It was a welcome start to the new year – a Holyrood debate on active travel. Regardless of what was said, or how few politicians turned up the fact that it happened at all is cheering news, and we congratulate Scotland’s new Transport Minister, Derek Mackay, for starting off the new year as we hope he means to go on.
For those who didn’t follow our live tweeting – or watch it online – the transcript of the debate is here – and Darkerside has done an excellent job summarising it here. We’re obviously disappointed that it wasn’t the occasion to announce more investment in cycling. However, we were delighted to see ourselves name checked by Jim Eadie, Claudia Beamish and Alison Johnstone (three politicians from three different parties – a sign that support for cycling is not a party political matter). As fully paid up members of the ‘cycle lobby‘, we were glad to hear from Tavish Scott that we are not just vigorous and determined, but also intellectually coherent – if only that was really enough to make us the most powerful lobby out there.
Jim, Claudia and Alison have long been friends of cycling and supporters of PoP – but it’s another, perhaps more recent, convert whose words we’d like to highlight today. Joan McAlpine has had the chance to see Dutch cycling conditions at close hand – not on some government-funded study tour, but because her daughter has moved to Delft. She has seen the everyday lived experience of Dutch cycling and come to the conclusion:
I do not think that we have invested in the kind of segregated infrastructure that would make me feel safe cycling in this country, or which would encourage me to send my children to school on bicycles, if I still had school-age children. I am afraid that I just would not do it unless they were completely segregated from traffic, and that is where I perhaps part company with those who say that training people to cycle more and getting more cyclists on the road will result in a magical transformation. There will be no such transformation; I believe that what we need is investment in infrastructure.
She went on to say: “It might well take a brave politician to get on his or her bike and ensure that Scotland goes Dutch. Perhaps we have such a politician in front of us. I certainly hope so.”
We hope so too, Joan.
So what will it take to make politicians brave enough to stand with Joan McAlpine and others and recognise that the easy answers – training programmes, encouragement, paint on the road – aren’t enough? Can we train them to take the lane, even if they risk being mown down by the juggernaut of public opinion? Sometimes, politicians are willing to lead from the front, to put in the infrastructure that’s needed in the face of motorised opposition and ultimately be proved right – in New York, in Vancouver, in Seville, in Zurich, in Paris, (do need we go on?), space has been taken from motor traffic and given over to bikes, and ultimately proved successful. But just as very few Scots currently cycle on our scary roads – and who would blame them – very few of our politicians have the vision and courage to follow their lead.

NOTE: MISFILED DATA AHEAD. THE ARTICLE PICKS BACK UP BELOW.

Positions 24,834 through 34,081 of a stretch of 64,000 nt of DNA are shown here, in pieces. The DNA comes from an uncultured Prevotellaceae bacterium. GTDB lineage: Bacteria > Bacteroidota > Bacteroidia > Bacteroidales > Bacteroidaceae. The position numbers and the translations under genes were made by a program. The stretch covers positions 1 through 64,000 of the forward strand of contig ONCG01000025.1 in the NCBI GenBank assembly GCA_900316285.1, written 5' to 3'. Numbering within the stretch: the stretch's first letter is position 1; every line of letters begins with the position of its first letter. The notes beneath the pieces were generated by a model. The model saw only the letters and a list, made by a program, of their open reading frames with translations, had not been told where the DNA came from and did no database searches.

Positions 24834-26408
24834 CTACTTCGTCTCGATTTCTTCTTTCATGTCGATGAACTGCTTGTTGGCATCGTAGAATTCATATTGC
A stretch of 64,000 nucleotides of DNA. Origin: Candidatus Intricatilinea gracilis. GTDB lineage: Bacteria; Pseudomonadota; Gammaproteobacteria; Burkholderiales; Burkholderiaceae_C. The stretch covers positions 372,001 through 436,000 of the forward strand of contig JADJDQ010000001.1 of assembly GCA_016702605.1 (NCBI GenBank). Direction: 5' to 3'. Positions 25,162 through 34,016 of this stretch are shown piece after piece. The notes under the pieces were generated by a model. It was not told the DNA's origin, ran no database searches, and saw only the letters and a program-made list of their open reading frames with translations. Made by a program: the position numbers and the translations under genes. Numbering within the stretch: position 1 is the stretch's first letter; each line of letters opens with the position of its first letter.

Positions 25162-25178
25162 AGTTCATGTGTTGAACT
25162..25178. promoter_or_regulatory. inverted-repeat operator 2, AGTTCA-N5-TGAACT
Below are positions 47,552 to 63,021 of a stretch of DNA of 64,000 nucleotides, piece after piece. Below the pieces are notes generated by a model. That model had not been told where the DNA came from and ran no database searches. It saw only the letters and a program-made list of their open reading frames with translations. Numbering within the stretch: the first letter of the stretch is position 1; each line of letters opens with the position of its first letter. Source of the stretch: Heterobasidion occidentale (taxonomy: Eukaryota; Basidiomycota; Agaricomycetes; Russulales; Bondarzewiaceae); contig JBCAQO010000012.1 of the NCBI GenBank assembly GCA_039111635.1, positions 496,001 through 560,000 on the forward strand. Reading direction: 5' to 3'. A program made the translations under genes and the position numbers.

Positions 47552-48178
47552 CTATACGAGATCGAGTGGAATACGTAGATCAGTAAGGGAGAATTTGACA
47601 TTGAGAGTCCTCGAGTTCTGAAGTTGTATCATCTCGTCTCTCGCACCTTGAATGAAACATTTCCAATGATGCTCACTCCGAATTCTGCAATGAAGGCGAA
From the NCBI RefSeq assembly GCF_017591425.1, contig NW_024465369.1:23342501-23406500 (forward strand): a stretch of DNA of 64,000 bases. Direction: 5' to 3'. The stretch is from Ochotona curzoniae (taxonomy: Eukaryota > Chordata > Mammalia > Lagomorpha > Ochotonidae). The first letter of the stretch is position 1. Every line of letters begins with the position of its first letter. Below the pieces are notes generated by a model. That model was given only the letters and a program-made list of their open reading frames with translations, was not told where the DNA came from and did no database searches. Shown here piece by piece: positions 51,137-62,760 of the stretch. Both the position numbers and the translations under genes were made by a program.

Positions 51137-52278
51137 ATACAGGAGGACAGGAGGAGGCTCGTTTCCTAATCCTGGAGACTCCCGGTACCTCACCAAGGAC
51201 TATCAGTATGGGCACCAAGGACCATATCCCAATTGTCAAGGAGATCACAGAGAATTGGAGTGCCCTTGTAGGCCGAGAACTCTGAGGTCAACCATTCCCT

Many of the MSPs who spoke have mentioned that they got letters and emails from their constituents about this debate and about cycling and active travel in general like Cara Hilton who point out “The constituents who contacted me in advance of the debate are looking for genuine investment, not warm words“. It’s communication like that – from you – that gives politicians the space they need to do the right thing, and the brave thing. So thank you to everyone who took the time to contact their MSPs before the debate – we know that we ask you to do this a lot, but it is working. Shortly we’ll be inviting them all to come to PoP, and asking you all to write again and reiterate how much you’d like to see them there. We’ll also keep on making the case for investing in cycling, as vigorously and determinedly and intellectually coherently as we can. Together, we hope that this will be enough to change political hearts and minds and let our politicians realise that such investment doesn’t just benefit cyclists, but everyone – yes, even the ‘petrolheads‘ (as Joan McAlpine called them). For those who have long supported cycling, that might be an easy decision to make. But for those who have not, those recent converts, the ones whose constituents might not at first understand the benefits, then we hope that they will be brave politicians indeed…